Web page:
The State Worker

Chronicling civil-service life for California state workers

May 24, 2010
Why the Supremes said 'no,' then 'yes' to furlough review

McGeorge School of Law professor and private-practice attorney Athena Roussos is one of several legal experts we consult when writing about pivotal moments in furlough litigation. Last week we quoted Roussos in this story about the state Supreme Court taking up CASE v. Schwarzenegger.

This morning Roussos e-mailed The State Worker with a few more thoughts about why the court took the case less than a month after it rejected Gov. Arnold Schwarzenegger's request that it consolidate and consider seven others. With her permission we're posting the e-mail here, unedited:

Dear Jon:

I was thinking about the Cal. Supreme Court's order granting review in the furlough case over the weekend. After thinking about this more, I think the court was hesitant to grant the governor's request to consolidate all the furlough cases and consider them without going through the court process for a couple of reasons. First, it is rare for the court to take up a case that has not made its way through the trial and appellate court system. If the lower court's decision is sound or adequately addresses the issues, then there may be no reason for the Supreme Court to act. So, it is much more typical for the Supreme Court to wait and see how the cases play out. Second, taking all of the cases at once would put a huge burden on the court. I am not familiar with all of the furlough cases, but I would imagine there are many different arguments being asserted and different issues that may apply to different cases. It is probably a very daunting task to try to decide all the cases at once.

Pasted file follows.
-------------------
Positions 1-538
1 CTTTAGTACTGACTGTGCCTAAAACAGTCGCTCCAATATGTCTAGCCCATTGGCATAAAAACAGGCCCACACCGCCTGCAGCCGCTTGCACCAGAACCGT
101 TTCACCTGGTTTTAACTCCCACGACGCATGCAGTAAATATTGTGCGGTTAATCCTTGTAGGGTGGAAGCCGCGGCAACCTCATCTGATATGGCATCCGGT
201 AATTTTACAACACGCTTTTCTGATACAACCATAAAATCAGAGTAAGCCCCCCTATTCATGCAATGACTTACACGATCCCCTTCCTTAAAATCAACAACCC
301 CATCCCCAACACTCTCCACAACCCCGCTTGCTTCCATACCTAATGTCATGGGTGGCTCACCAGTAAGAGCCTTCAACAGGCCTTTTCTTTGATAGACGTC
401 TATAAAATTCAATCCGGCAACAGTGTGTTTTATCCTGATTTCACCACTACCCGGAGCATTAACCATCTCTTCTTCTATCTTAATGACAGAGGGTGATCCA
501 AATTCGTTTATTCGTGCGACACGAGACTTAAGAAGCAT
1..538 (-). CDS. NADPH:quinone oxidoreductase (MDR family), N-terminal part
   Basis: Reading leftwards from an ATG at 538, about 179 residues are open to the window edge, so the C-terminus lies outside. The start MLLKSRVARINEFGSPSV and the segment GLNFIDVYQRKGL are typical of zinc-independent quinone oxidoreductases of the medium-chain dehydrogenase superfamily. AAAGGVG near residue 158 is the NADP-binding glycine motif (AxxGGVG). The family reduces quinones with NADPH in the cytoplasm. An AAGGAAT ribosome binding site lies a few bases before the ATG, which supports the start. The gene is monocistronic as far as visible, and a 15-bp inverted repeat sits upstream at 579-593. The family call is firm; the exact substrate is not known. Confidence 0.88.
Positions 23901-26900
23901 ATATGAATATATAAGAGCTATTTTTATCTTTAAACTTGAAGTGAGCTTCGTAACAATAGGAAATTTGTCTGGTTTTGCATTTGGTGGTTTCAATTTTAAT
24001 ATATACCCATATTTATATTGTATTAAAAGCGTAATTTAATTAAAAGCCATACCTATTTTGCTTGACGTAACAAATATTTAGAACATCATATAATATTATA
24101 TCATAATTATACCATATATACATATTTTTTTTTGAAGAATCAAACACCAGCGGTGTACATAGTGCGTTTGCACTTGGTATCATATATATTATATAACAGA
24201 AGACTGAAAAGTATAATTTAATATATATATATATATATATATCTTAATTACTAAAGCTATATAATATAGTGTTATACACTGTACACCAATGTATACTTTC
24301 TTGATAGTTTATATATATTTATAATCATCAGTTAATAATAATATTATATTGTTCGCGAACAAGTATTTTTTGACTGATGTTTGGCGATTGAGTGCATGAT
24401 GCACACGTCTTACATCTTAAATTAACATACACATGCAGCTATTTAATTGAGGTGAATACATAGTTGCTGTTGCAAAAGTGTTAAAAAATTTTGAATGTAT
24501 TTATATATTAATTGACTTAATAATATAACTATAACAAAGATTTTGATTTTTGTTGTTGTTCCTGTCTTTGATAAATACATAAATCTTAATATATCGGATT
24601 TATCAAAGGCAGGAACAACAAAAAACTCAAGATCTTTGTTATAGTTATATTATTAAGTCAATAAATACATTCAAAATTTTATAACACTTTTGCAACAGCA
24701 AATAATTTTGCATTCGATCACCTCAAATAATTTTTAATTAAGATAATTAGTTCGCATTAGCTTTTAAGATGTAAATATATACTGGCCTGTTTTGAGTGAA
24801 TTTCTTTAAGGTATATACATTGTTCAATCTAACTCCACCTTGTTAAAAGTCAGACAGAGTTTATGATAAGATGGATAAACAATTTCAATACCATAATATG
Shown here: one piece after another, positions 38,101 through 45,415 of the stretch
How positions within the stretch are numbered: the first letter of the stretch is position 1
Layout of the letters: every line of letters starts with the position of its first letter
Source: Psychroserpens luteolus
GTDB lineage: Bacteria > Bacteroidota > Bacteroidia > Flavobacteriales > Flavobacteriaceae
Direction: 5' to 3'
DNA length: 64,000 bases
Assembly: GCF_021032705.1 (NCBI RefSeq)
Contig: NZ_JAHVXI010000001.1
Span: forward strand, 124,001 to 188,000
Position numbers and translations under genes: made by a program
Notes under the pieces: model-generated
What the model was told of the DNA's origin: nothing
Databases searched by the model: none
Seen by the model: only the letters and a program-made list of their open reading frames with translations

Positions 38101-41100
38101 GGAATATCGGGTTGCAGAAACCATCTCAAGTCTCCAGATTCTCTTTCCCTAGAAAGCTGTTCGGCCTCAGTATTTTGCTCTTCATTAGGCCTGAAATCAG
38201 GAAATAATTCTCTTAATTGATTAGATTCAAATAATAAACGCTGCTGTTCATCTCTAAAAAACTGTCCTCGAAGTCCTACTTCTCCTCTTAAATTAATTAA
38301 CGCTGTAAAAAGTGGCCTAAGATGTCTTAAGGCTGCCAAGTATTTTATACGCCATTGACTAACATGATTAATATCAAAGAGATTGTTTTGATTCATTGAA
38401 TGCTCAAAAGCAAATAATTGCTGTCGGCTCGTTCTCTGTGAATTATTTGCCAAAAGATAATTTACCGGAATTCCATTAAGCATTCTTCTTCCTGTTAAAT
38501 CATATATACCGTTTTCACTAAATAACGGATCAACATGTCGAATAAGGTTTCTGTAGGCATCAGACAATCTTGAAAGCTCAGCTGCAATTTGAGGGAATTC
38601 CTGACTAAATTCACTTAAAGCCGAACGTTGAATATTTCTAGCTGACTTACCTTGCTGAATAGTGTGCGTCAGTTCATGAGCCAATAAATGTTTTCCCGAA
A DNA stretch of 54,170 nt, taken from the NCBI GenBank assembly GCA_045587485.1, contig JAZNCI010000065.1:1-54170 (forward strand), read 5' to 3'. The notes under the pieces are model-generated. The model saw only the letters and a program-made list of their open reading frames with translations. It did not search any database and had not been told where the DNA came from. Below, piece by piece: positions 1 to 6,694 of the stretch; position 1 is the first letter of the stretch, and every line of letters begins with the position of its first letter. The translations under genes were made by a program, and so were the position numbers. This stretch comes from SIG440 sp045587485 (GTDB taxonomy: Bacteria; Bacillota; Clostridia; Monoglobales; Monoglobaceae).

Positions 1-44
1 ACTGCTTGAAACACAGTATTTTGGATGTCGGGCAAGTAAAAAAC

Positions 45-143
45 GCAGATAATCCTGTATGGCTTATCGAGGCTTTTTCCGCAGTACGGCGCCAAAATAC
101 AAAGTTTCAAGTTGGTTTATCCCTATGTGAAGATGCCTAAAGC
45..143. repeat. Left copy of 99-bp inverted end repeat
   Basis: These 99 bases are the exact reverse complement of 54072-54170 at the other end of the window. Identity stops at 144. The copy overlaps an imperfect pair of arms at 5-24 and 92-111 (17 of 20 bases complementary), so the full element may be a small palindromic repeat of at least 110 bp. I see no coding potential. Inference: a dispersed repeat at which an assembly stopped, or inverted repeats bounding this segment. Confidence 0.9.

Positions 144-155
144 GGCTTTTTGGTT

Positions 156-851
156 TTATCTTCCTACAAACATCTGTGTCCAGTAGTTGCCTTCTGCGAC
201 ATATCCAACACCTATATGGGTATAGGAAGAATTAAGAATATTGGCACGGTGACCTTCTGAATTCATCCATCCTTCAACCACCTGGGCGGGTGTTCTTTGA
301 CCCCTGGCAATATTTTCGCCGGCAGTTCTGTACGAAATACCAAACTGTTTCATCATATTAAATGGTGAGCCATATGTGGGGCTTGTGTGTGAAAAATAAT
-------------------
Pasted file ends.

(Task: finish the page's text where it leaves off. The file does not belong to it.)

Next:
The more recent decision from the 1st District, as I understand, is the first case to go through that appellate process. It seems to me that the justices may want to address that case and possibly provide guidance for the other courts hearing the other furlough cases. That is why they left open the possibility of addressing issues in the other furlough cases. But they do not have to address the issues in the other furlough cases if it doesn't make sense to do so.

I hope that makes sense. If I can answer any other questions, please feel free to contact me.

C. Athena Roussos
Attorney at Law

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About The State Worker

Jon Ortiz The Author

Jon Ortiz launched The State Worker blog and a companion column in 2008 to cover state government from the perspective of California government employees. Every day he filters the news through a single question: "What does this mean for state workers?" Join Ortiz for updates and debate on state pay, benefits, pensions, contracts and jobs. Contact him at (916) 321-1043 and at jortiz@sacbee.com.

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